When I was 7, I learned this piece in my Teaching Little Fingers to Play piano book:
The lesson introduced A-sharp, a black key, so that I could create chromatic buzzing. If you play a key on the piano, then play the key directly next to it (up or down, black or white), you’ve moved chromatically—one half-step in pitch. Do that quickly, back and forth, and it sounds a bit like the hum of a bee.
That little beginner’s song helped prepare me to play this a few years later:
That’s a page from “The Flight of the Bumblebee,” composed around 1900 by Nikolai Rimsky-Korsakov for his opera The Tale of Tsar Saltan. The music occurs at the point when a magical swan turns Prince Saltanovich (the Tsar’s son) into an insect, so he can fly away to visit his father.
I was around 10 years old when I tackled this piece—I can tell from the handwriting on the sheet music. Of course, I didn’t do justice to the composition at that age. Presto was a speed my fingers could not yet manage. But I was pretty pleased with myself for even giving it a try.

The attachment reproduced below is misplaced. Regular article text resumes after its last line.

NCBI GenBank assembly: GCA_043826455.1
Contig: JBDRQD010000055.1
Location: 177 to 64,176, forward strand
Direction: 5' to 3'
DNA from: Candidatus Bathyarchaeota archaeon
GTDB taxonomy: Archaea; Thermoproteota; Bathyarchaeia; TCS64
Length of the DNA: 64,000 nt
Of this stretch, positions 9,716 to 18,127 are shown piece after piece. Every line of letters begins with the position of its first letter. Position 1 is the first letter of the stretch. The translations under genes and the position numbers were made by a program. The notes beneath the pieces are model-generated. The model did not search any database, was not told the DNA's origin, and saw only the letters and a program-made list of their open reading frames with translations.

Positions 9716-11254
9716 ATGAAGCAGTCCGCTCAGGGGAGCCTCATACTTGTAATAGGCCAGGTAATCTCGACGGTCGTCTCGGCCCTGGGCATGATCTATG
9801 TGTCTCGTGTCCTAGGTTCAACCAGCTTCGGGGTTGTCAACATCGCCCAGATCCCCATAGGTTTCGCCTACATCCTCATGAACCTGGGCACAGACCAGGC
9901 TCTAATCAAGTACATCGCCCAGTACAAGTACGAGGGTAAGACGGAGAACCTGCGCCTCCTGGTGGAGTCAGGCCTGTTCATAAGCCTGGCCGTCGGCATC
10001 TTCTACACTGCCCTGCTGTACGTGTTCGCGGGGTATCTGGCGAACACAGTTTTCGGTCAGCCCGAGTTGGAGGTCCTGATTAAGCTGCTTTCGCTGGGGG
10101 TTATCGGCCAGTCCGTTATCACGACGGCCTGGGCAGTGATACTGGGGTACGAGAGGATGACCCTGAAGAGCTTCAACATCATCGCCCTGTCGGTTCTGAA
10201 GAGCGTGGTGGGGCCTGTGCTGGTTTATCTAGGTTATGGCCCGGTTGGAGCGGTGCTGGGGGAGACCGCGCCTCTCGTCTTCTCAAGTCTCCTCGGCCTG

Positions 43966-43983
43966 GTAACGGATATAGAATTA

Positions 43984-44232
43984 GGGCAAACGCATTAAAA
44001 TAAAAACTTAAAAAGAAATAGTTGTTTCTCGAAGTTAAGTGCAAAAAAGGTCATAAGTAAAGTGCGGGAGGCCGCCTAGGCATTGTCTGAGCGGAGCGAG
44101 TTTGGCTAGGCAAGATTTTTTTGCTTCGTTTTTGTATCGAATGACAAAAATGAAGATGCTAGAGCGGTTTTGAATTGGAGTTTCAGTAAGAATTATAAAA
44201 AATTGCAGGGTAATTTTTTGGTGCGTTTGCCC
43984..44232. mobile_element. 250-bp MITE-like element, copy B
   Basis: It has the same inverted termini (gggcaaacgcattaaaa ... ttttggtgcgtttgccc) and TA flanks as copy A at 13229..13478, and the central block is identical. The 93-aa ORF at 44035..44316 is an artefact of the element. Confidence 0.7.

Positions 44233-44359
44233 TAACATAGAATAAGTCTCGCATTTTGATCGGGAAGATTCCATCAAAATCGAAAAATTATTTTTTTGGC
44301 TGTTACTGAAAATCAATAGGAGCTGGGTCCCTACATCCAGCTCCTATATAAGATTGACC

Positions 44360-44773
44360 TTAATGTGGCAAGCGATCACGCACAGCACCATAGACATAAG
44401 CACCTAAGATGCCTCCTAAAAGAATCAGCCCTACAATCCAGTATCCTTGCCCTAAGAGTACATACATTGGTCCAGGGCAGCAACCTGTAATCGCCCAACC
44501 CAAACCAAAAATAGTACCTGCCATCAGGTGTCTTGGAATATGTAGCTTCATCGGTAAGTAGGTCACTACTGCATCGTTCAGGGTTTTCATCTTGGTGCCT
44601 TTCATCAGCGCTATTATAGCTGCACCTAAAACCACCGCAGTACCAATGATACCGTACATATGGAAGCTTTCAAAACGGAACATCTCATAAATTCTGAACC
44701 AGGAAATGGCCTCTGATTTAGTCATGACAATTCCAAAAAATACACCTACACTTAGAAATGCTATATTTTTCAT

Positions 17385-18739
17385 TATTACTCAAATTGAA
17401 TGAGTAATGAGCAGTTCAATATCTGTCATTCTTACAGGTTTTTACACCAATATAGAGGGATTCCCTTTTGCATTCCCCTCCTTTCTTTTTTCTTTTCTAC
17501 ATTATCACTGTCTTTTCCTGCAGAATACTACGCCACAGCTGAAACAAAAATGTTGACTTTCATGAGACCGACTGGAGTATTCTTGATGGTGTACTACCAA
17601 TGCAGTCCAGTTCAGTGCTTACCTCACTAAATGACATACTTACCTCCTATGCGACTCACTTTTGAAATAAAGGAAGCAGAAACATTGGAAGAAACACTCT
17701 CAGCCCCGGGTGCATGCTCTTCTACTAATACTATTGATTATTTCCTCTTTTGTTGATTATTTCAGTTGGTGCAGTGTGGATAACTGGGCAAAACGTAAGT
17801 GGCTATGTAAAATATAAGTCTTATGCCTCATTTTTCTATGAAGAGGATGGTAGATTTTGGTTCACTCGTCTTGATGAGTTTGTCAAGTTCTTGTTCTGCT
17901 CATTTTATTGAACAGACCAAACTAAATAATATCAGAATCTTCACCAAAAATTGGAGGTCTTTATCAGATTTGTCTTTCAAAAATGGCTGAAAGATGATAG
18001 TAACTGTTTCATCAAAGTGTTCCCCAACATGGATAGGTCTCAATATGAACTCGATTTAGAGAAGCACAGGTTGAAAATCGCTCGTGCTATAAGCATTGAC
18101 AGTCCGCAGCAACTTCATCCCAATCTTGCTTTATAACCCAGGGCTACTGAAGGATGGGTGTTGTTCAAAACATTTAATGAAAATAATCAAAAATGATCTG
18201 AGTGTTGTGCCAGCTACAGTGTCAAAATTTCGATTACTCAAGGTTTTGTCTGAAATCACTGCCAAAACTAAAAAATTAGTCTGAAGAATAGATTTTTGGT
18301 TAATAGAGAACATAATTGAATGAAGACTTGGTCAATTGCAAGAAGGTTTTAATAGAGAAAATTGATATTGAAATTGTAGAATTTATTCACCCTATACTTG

“The Flight of the Bumblebee” has been arranged for a wide variety of instruments. I’ve heard it performed on violin and flute. And on piano of course. But YouTube also offers versions played on tuba, euphonium, alto sax, trumpet, trombone, clarinet, even guitar (impressive).
The piece served as theme music for the radio program The Green Hornet. When the show moved to television in the 1960s, a bumblebee trumpet solo by Al Hirt was added.
Jack Fina’s swing arrangement of “The Flight of the Bumblebee,” which he called “Bumble Boogie,” was a hit in 1946. The tune climbed the charts again in 1961 with a rock rendition by B. Bumble and the Stingers.
Here’s Fina. Watch him fly.
Copyright © 2015 by Paulette Bochnig Sharkey
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